When Will Donald Trump Announce His Vice President? The Timing Is About More Than Who He Likes
On Tuesday night before the Indiana election results were announced, Donald Trump's campaign manager, Corey Lewandowski, told reporters that the campaign had not begun to vet potential vice presidential candidates. But after sweeping the state, Trump's campaign is in a different place. Given that Ted Cruz and John Kasich are out, Trump's finally ready to start narrowing down a list. CNN reported Wednesday that two campaign sources told the network that the Trump team has started to make a short list for VP. When exactly Trump will announce his vice president, however, will depend on a number of things — like if anyone wants the job.
Wednesday morning Trump confirmed that he's putting together a short list to consider for the job. He's organized a committee to weigh in on the matter that includes his former competitor for the nomination, Ben Carson. He's hoping that whoever they find for him has political experience — ideally as an elected official. They also have to be a Republican. He explained on Good Morning America :
Trump said there was no name in mind yet, but the campaign told CNN that some of their favorites include New Mexico Gov. Susana Martinez, South Carolina Gov. Nikki Haley, and Sen. Rob Portman of Ohio. Trump himself mentioned Kasich as a potential VP pick too. Pundits have put forward even more options. You'd think since they're talking names, it would mean they're close to making a decision. But it seems many of the contenders have one thing in common: They're not interested.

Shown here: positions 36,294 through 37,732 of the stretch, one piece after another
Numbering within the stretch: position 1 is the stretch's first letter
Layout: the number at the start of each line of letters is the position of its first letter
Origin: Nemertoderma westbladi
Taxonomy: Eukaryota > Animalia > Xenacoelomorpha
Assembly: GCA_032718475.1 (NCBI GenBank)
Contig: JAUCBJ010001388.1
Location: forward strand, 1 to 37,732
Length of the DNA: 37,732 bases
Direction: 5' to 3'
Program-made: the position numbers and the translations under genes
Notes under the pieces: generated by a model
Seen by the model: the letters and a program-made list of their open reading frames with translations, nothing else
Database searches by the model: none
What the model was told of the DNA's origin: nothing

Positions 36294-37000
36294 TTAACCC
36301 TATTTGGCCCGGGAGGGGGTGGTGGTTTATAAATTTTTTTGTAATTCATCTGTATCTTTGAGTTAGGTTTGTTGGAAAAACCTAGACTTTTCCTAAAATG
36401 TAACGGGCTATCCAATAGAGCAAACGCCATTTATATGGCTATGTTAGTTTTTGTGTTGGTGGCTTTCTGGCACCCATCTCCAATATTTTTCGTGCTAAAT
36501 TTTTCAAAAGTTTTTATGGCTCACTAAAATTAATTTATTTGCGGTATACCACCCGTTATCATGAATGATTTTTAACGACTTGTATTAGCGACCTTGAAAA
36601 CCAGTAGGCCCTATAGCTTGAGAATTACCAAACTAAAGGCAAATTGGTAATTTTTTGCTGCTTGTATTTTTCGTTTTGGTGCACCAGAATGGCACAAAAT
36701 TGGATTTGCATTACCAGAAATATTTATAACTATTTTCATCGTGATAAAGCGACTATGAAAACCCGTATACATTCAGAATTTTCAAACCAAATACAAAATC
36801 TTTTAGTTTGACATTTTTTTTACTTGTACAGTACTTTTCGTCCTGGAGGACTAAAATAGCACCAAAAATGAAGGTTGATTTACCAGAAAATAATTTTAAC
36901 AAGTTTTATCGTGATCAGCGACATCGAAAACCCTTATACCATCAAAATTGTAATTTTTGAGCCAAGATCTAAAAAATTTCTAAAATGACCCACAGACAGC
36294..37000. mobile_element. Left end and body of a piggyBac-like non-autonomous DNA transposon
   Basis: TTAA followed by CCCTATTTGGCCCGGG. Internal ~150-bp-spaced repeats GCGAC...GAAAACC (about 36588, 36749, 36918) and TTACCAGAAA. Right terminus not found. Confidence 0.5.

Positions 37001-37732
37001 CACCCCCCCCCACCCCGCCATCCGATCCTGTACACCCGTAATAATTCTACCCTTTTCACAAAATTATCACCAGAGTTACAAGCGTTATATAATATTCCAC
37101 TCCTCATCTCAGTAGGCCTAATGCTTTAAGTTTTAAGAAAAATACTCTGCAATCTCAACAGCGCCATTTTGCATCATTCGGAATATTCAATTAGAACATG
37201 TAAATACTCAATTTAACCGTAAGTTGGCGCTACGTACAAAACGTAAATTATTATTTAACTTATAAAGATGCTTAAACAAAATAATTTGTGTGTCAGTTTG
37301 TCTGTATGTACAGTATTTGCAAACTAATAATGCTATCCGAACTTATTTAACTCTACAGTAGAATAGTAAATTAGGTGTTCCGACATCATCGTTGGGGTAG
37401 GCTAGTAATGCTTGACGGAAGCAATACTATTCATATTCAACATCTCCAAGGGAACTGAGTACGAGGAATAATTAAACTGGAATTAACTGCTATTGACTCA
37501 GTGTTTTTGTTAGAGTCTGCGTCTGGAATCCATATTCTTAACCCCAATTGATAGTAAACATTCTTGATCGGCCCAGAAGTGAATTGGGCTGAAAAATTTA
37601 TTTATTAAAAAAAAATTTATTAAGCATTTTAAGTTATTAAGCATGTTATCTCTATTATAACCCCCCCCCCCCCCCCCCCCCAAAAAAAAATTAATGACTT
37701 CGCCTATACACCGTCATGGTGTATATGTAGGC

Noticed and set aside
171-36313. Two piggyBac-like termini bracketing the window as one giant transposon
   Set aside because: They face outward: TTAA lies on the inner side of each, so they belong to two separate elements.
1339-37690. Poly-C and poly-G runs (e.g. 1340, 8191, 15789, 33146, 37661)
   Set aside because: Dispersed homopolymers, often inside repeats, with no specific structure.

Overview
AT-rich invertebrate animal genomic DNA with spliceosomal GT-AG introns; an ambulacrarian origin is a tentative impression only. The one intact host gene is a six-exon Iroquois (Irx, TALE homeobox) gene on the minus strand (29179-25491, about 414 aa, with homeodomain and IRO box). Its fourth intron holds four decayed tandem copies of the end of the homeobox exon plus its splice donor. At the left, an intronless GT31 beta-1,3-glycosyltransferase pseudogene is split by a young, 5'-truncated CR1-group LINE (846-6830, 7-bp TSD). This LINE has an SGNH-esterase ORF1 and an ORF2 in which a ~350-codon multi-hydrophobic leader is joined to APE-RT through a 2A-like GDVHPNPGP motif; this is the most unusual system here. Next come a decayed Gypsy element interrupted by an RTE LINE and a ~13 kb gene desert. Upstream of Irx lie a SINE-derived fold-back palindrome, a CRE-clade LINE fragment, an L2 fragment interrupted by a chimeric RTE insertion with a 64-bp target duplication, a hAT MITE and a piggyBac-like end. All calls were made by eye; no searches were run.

Both Martinez and Haley have said publicly they're not interested. A spokesperson for Portman said neither is he. Kasich, who until Wednesday had his own presidential aspirations, also said he wasn't interested as far back as a few months ago, and a source said nothing had changed as of Wednesday. Others that have preemptively declined? Jeb Bush, Scott Walker, and Lindsey Graham, who said it would be like "buying a ticket on the Titanic."
Now that Trump has all but officially clinched the nomination, their tunes could change. Governors Chris Christie of New Jersey and Mary Fallin of Oklahoma are interested. Former House Speaker Newt Gingrich too. He explained why ultimately more politicians will say yes. If a potential president says I need you, it would be very hard for a patriotic citizen to say no,” Gingrich told The New York Times. “People can criticize a nominee, but ultimately there are very few examples of people turning down the vice presidency."
That may be true, but when was there a nominee like Trump? Who knows how long this will take. We'll be waiting for Trump to find a VP candidate that likes him back — and that might be tricky.